Alas, dear Lord, what law then hast Thou broken

Representative Text

1 O dearest Jesus, what law have you broken
that such sharp sentence should on you be spoken?
Of what great crime have you to make confession,
what dark transgression?

2 They crown your head with thorns, they smite, they scourge you;
with cruel mockings to the cross they urge you;
they give you gall to drink, they still decry you;
they crucify you.

3 Whence come these sorrows, whence this mortal anguish?
It is my sins for which you, Lord, must languish;
yes, all the wrath, the woe that you inherit,
this I do merit.

4 What punishment so strange is suffered yonder!
The Shepherd dies for sheep that loved to wander;
the Master pays the debt his servants owe him,
who would not know him.

5 The sinless Son of God must die in sadness,
the sinful child of man may live in gladness;
we forfeited our lives, yet are acquitted;
God is committed.

6 I’ll think upon your mercy without ceasing,
that earth’s vain joys to me no more be pleasing;
to do your will shall be my sole endeavor
henceforth forever.

7 And when, dear Lord, before your throne in heaven
to me the crown of joy at last is given,
where sweetest hymns your saints forever raise you,
I too shall praise you.

Source: Christian Worship: Hymnal #432

Author: Johann Heermann

Johann Heermann's (b. Raudten, Silesia, Austria, 1585; d. Lissa, Posen [now Poland], 1647) own suffering and family tragedy led him to meditate on Christ's undeserved suffering. The only surviving child of a poor furrier and his wife, Heermann fulfilled his mother's vow at his birth that, if he lived, he would become a pastor. Initially a teacher, Heermann became a minister in the Lutheran Church in Koben in 1611 but had to stop preaching in 1634 due to a severe throat infection. He retired in 1638. Much of his ministry took place during the Thirty Years' War. At times he had to flee for his life and on several occasions lost all his possessions. Although Heermann wrote many of his hymns and poems during these devastating times, his persona… Go to person page >

Translator: Catherine Winkworth

Catherine Winkworth (b. Holborn, London, England, 1827; d. Monnetier, Savoy, France, 1878) is well known for her English translations of German hymns; her translations were polished and yet remained close to the original. Educated initially by her mother, she lived with relatives in Dresden, Germany, in 1845, where she acquired her knowledge of German and interest in German hymnody. After residing near Manchester until 1862, she moved to Clifton, near Bristol. A pioneer in promoting women's rights, Winkworth put much of her energy into the encouragement of higher education for women. She translated a large number of German hymn texts from hymnals owned by a friend, Baron Bunsen. Though often altered, these translations continue to be used i… Go to person page >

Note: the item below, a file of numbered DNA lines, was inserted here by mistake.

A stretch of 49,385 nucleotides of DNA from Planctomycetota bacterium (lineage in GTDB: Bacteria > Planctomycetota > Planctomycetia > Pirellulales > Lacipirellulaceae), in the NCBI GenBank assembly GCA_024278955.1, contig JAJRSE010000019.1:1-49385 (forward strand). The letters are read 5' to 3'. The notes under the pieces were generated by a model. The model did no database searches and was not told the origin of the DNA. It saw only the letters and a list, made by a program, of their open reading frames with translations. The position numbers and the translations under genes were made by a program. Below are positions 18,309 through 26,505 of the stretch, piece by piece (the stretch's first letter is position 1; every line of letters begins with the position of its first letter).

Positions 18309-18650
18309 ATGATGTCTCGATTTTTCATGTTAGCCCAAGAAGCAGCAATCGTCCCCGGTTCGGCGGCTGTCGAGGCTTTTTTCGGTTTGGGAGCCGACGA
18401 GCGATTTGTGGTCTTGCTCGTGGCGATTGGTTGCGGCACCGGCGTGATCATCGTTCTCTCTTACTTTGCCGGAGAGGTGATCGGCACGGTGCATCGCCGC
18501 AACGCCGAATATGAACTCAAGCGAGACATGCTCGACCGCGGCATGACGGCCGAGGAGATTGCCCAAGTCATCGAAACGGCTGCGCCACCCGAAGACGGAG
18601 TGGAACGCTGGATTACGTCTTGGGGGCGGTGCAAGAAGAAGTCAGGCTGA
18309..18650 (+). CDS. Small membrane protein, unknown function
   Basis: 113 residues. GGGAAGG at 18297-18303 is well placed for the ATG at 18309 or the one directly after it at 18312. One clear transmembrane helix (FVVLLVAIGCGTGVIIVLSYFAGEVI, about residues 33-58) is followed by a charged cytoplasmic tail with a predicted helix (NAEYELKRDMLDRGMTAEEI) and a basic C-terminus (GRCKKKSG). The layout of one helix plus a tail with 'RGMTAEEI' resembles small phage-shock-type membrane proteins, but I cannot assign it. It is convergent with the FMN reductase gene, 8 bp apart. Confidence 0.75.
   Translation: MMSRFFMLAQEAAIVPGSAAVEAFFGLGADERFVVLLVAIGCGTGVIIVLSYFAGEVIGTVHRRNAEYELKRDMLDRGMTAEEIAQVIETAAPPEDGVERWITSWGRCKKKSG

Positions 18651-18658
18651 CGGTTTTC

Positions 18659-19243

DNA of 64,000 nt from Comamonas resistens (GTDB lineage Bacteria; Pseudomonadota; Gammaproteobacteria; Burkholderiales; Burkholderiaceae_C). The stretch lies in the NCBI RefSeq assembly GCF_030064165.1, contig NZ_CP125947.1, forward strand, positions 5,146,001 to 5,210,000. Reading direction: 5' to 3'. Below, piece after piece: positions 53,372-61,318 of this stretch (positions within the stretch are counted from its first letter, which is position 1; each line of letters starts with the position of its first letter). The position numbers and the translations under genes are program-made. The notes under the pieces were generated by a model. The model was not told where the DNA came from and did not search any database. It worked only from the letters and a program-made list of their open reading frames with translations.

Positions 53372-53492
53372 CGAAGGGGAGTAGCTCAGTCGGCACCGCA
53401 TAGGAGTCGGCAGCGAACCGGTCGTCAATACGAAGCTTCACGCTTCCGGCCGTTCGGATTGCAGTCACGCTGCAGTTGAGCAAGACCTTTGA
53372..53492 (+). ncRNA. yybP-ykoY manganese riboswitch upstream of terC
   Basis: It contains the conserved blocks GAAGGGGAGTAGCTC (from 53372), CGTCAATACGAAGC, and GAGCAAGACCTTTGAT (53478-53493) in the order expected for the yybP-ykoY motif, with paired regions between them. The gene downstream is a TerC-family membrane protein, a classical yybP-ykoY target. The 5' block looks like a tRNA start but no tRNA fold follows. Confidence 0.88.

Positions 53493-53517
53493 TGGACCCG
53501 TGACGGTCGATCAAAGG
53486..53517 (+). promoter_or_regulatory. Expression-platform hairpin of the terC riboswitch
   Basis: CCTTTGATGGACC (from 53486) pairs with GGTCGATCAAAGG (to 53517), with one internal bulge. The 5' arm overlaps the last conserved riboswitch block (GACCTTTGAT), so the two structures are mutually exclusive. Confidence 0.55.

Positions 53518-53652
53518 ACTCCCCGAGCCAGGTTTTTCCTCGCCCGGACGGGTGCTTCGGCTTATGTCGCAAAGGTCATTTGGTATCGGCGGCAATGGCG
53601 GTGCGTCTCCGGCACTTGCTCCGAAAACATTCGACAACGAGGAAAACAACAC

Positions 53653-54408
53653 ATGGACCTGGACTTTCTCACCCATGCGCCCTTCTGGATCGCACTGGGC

Text Information

First Line: Alas, dear Lord, what law then hast Thou broken
German Title: Herzliebster Jesu
Author: Johann Heermann (1630)
Translator: Catherine Winkworth (1863)
Source: Devoti Musica Cordis, 1630
Language: English
Copyright: Public Domain



Partially based on earlier melodies (including the Genevan tune for Psalm 23), HERZ LIEBSTER JESU was composed by Johann Crüger (PHH 42) and published in his Neues vollkömliches Gesangbuch (1640). Johann S. Bach (PHH 7) used the tune in both his St. Matthew Passion and St. John Passion, and variou…

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The Cyber Hymnal #4772
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Instances (1 - 7 of 7)
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Christian Worship (1993) #117

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Christian Worship #432

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Evangelical Lutheran Hymnary #292

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Lutheran Service Book #439


Lutheran Worship #119

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Moravian Book of Worship #351


The Cyber Hymnal #4772

Include 15 pre-1979 instances
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